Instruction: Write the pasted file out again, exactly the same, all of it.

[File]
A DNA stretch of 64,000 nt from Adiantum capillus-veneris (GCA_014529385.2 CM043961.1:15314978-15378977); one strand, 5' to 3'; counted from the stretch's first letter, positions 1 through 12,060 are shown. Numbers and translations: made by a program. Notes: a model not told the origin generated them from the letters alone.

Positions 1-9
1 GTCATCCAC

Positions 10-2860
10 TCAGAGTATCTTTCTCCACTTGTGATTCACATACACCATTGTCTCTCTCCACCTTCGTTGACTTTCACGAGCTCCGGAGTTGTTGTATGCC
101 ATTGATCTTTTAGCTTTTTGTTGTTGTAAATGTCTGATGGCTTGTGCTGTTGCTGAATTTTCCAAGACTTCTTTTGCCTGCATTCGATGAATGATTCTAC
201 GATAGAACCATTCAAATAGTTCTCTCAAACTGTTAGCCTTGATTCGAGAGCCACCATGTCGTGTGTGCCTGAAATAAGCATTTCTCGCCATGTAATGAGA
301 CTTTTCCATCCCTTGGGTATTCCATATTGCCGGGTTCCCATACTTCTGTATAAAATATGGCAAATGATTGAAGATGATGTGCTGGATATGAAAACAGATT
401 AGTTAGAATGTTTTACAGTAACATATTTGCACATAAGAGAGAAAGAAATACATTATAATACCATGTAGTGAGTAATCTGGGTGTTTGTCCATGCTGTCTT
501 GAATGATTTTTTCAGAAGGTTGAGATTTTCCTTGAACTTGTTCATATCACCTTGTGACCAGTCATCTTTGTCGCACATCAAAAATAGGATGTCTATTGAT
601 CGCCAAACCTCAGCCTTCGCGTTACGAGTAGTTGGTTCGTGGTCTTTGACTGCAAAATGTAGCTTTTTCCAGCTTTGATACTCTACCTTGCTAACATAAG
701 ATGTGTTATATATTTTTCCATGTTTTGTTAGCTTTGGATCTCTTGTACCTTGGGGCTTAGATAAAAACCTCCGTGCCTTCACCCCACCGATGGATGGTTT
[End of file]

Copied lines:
A DNA stretch of 64,000 nt from Adiantum capillus-veneris (GCA_014529385.2 CM043961.1:15314978-15378977); one strand, 5' to 3'; counted from the stretch's first letter, positions 1 through 12,060 are shown. Numbers and translations: made by a program. Notes: a model not told the origin generated them from the letters alone.

Positions 1-9
1 GTCATCCAC

Positions 10-2860
10 TCAGAGTATCTTTCTCCACTTGTGATTCACATACACCATTGTCTCTCTCCACCTTCGTTGACTTTCACGAGCTCCGGAGTTGTTGTATGCC
101 ATTGATCTTTTAGCTTTTTGTTGTTGTAAATGTCTGATGGCTTGTGCTGTTGCTGAATTTTCCAAGACTTCTTTTGCCTGCATTCGATGAATGATTCTAC
201 GATAGAACCATTCAAATAGTTCTCTCAAACTGTTAGCCTTGATTCGAGAGCCACCATGTCGTGTGTGCCTGAAATAAGCATTTCTCGCCATGTAATGAGA
301 CTTTTCCATCCCTTGGGTATTCCATATTGCCGGGTTCCCATACTTCTGTATAAAATATGGCAAATGATTGAAGATGATGTGCTGGATATGAAAACAGATT
401 AGTTAGAATGTTTTACAGTAACATATTTGCACATAAGAGAGAAAGAAATACATTATAATACCATGTAGTGAGTAATCTGGGTGTTTGTCCATGCTGTCTT
501 GAATGATTTTTTCAGAAGGTTGAGATTTTCCTTGAACTTGTTCATATCACCTTGTGACCAGTCATCTTTGTCGCACATCAAAAATAGGATGTCTATTGAT
601 CGCCAAACCTCAGCCTTCGCGTTACGAGTAGTTGGTTCGTGGTCTTTGACTGCAAAATGTAGCTTTTTCCAGCTTTGATACTCTACCTTGCTAACATAAG
701 ATGTGTTATATATTTTTCCATGTTTTGTTAGCTTTGGATCTCTTGTACCTTGGGGCTTAGATAAAAACCTCCGTGCCTTCACCCCACCGATGGATGGTTT